I remember as a kid seeing a blue-flowered weed growing along the house in the flower bed in town. Many years went by and I moved back to the family farm in 2013. I started the new blog and photographing and writing about plants I had and am growing as well as a few wildflowers. There are several species of Smartweeds growing on the farm and I wondered if that weed with the blue flowers from my childhood was a Smartweed of some sort. There were cows grazing in the pastures and it wasn’t until 2018 that I first spotted a wildflower in an area below the pond in the front pasture with blue flowers. I had barely scratched the surface identifying the wildflowers on the farm, but upon research, I found this plant was likely Commelina diffusa, commonly known as the Spreading or Climbing Dayflower.
I set out to identify more wildflowers on the farm in 2019 and spotted two other species of Dayflowers, Commelina communis and Commelina erecta. I didn’t have cows in the pasture in 2019 so it could be used for hay and the grass grew quite tall. It wasn’t until after the hay was cut that I found a very small patch of Commelina diffusa below the pond in an area that slopes toward the ditch where the pond and pastures drain.
During the summer I take a lot of photos and identify wildflowers the best I can but I write most of the pages during the winter months. It often isn’t until then that I read more thoroughly so I can write descriptions in more understandable language for most people. The problem is during the winter I cannot go back to where the plants are growing to check characteristics that may distinguish them from similar species. So, while I believe this plant in question is Commelina diffusa it could possibly be Commelina virginica.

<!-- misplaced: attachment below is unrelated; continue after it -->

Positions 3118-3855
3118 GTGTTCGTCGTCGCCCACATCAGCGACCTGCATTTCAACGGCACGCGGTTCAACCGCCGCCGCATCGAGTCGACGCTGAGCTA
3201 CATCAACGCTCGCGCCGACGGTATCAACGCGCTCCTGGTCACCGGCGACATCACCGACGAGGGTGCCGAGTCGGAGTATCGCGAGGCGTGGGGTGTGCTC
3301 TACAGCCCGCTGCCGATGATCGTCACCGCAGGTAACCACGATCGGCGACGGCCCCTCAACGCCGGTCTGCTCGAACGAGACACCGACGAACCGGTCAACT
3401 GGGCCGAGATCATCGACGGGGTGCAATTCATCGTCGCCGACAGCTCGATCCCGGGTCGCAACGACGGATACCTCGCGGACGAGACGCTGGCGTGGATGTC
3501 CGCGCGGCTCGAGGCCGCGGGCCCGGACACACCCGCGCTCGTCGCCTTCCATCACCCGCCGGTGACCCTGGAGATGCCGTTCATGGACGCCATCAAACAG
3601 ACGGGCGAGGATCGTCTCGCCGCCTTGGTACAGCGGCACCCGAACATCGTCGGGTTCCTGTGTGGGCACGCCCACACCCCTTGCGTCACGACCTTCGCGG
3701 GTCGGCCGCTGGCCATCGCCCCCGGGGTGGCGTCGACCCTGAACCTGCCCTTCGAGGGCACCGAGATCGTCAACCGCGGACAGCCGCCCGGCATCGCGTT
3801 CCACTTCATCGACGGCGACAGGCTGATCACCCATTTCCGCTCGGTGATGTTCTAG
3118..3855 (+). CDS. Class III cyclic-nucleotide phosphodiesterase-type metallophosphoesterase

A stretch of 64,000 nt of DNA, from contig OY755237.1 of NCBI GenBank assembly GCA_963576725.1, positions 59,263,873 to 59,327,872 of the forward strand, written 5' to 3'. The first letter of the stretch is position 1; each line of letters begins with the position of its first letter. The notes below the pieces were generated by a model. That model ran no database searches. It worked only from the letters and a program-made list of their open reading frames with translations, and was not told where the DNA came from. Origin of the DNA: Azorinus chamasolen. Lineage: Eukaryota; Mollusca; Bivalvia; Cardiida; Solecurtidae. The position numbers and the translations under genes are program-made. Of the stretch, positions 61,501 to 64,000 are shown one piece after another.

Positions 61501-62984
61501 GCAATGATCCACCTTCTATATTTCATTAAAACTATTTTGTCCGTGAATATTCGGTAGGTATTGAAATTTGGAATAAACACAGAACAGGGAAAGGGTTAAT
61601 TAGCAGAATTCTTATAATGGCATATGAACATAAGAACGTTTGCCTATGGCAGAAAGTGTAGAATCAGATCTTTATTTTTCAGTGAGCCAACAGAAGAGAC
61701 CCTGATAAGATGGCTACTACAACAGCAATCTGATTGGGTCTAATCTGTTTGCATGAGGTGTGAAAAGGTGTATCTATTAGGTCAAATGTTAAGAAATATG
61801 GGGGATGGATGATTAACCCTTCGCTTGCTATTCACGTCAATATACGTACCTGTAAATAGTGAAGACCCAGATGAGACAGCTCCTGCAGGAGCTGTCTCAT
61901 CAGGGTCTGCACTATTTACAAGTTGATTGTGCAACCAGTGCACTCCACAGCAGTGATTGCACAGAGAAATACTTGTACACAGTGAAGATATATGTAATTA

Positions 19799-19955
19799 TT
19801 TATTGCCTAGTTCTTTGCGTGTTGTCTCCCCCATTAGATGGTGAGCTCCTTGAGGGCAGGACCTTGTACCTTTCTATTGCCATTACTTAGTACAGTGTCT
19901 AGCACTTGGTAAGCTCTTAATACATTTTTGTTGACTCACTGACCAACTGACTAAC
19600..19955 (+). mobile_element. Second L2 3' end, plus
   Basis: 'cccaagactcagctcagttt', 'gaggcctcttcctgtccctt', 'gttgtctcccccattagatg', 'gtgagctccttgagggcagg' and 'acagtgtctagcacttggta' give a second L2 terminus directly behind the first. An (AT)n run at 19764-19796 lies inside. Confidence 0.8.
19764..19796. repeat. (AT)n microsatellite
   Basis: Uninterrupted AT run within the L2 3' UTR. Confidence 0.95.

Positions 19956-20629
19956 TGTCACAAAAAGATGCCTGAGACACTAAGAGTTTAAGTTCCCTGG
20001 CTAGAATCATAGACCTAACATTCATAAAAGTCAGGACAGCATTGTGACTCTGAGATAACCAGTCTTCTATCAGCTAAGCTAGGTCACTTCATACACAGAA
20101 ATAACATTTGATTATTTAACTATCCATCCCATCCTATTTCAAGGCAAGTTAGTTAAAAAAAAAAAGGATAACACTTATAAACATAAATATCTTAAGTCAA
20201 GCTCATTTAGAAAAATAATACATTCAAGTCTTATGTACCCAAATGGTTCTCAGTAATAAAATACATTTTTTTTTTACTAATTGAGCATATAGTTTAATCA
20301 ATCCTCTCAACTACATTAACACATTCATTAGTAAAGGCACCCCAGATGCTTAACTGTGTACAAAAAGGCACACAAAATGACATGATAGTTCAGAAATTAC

Flowers emerge from what is called a “spathelike” bract. These bracts are folded, so the lower edge is actually the midrib. If you unfold it, it would be sort of heart-shaped. Anyway, the upper margin for Comellina diffusa is supposed to “free to the base” while the lower third of the margin is supposed to be fused with C. virginica. As you can tell with the above photo, the bract appears to be fused in the center. Two to three flowers emerge from the same bract, the first one from the front and the others from rear. So, isn’t it possible the other two open the margin? Hmmm…
I had this issue when trying to identify C. communis and C. erecta in a different area. The bracts of Commelina communis are supposed to be open the entire length while margins of C. erecta are supposed to be fused. None of the C. erecta on the farm are fused that I found, and the C. communis in this one particular area were fused when they are not supposed to be. In another area where only C. communis is found, the bracts are open as they should be. So, it gets somewhat confusing…
Many close-up photos I took in 2019 were burry so I couldn’t use them. Also, there weren’t that many flowers to photograph by the time I found them that weren’t almost already spent.
The leaves grow in an alternate pattern on the stem which sprawl out on the ground as the stems get longer and may root at the nodes. Commelina diffusa grows as an annual here but is perennial in the south.
Flowers emerge from the spathelike bract at the top of the stem. I was wondering what the white thing was under the lower petal. Sometimes you take photos and don’t realize what you are shooting until later. 🙂 You can see spathelike bract appears to be fused